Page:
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New Report: Severe Flaws in Cyberoam’s Firewall and VPN Technology Left At Least 86,000 Networks Vulnerable to Exploit
A new report published by vpnMentor examines two critical vulnerabilities in cybersecurity provider Cyberoam’s firewall and VPN technology, which - both independently and combined - could be exploited by malicious actors to access the company’s email quarantine system without authentication and remotely execute arbitrary commands.
These flaws were discovered by different security researchers working independently, and have both been patched by Sophos.
The first security bug, which existed in the FirewallOS of the Cyberoam SSL VPN and allowed unauthenticated root remote command execution (pre-auth RCE), was reported in late 2019. This vulnerability provided access to any Cyberoam device by exploiting its email quarantine release system - without requiring the username and password for the account linked to it. VpnMentor explains the serious implications of this flaw: “We found many banks and big corporations were using Cyberoam products as a gateway to their network from the outside, so this opened direct access to their intranet (local networks, often with more sensitive data). Exploiting the vulnerability also allowed relatively easy escalation to ‘root’ access on the device, which would grant a malicious hacker total control of the target device - and potentially the entire network into which that device was integrated.”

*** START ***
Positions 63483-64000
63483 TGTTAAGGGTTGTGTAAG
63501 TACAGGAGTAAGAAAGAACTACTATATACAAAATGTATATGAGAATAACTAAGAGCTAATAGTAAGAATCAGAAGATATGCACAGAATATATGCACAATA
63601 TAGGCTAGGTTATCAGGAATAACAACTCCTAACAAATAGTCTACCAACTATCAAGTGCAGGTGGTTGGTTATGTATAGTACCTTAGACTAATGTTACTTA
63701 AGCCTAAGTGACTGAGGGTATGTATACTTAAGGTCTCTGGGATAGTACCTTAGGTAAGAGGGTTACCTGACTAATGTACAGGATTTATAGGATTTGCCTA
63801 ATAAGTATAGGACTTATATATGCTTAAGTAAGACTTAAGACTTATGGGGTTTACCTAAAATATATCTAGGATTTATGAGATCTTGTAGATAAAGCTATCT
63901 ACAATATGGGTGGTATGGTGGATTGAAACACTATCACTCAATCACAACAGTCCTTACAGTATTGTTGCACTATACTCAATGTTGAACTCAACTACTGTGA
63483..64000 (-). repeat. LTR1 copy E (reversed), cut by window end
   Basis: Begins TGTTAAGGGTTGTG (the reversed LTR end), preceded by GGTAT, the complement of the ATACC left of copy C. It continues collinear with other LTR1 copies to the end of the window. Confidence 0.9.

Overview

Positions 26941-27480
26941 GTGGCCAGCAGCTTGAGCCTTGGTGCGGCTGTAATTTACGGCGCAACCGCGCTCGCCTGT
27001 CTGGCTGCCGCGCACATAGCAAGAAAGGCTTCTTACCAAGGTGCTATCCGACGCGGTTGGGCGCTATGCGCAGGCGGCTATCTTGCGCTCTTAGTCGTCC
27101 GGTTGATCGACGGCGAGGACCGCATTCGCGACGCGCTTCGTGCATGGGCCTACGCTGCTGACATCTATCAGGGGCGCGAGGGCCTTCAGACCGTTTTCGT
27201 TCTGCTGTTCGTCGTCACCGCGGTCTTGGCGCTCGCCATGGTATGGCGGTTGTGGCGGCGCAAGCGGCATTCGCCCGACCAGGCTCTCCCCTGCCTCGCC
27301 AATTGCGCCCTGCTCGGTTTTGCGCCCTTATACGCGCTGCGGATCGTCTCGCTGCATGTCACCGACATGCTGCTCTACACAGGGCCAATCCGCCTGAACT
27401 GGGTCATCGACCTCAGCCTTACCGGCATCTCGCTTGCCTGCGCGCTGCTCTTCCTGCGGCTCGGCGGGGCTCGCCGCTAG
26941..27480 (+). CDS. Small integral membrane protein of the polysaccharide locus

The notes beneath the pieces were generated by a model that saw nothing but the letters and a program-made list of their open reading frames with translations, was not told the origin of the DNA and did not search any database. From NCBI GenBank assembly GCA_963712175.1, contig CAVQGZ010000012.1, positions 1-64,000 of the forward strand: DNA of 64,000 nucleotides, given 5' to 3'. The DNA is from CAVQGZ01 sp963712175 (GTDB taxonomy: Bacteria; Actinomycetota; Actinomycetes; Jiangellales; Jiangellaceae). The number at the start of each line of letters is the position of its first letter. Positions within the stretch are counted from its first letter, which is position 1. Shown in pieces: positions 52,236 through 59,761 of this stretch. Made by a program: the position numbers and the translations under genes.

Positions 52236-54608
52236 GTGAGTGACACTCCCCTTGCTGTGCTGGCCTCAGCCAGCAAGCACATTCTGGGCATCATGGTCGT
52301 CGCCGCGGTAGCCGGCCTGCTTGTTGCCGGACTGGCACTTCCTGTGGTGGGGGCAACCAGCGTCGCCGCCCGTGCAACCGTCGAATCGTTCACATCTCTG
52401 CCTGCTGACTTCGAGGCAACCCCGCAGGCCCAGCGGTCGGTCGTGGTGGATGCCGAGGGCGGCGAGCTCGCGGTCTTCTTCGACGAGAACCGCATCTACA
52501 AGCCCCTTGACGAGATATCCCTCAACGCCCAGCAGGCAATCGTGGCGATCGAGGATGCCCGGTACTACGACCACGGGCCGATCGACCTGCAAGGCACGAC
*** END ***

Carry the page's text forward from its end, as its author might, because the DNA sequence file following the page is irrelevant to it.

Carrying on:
Sohos attempted to remedy this security issue by installing a regex-based patch into their code; however, the tech giant’s work was far from over. A second critical remote code execution (RCE) vulnerability, which was discovered in January of 2020, could have been exploited by threat actors to bypass the patch in Cyberoam’s regex filter and create a more versatile attack targeting the quarantine email functionality of Cyberoam’s devices - without even needing a username or password. And exploiting this security bug was fairly simple: it involved encoding the previous RCE command through Base64 and wrapping it in a Linux Bash Command. Luckily, both of these flaws - which left at least 86,000 networks exposed and susceptible to data theft and account takeovers - were successfully patched before they were discovered and exploited by criminal hackers.
Read more about these vulnerabilities in a vpnMentor report: Critical Flaws in Cybersecurity Devices Exposed Entire Networks to Attack and Takeover.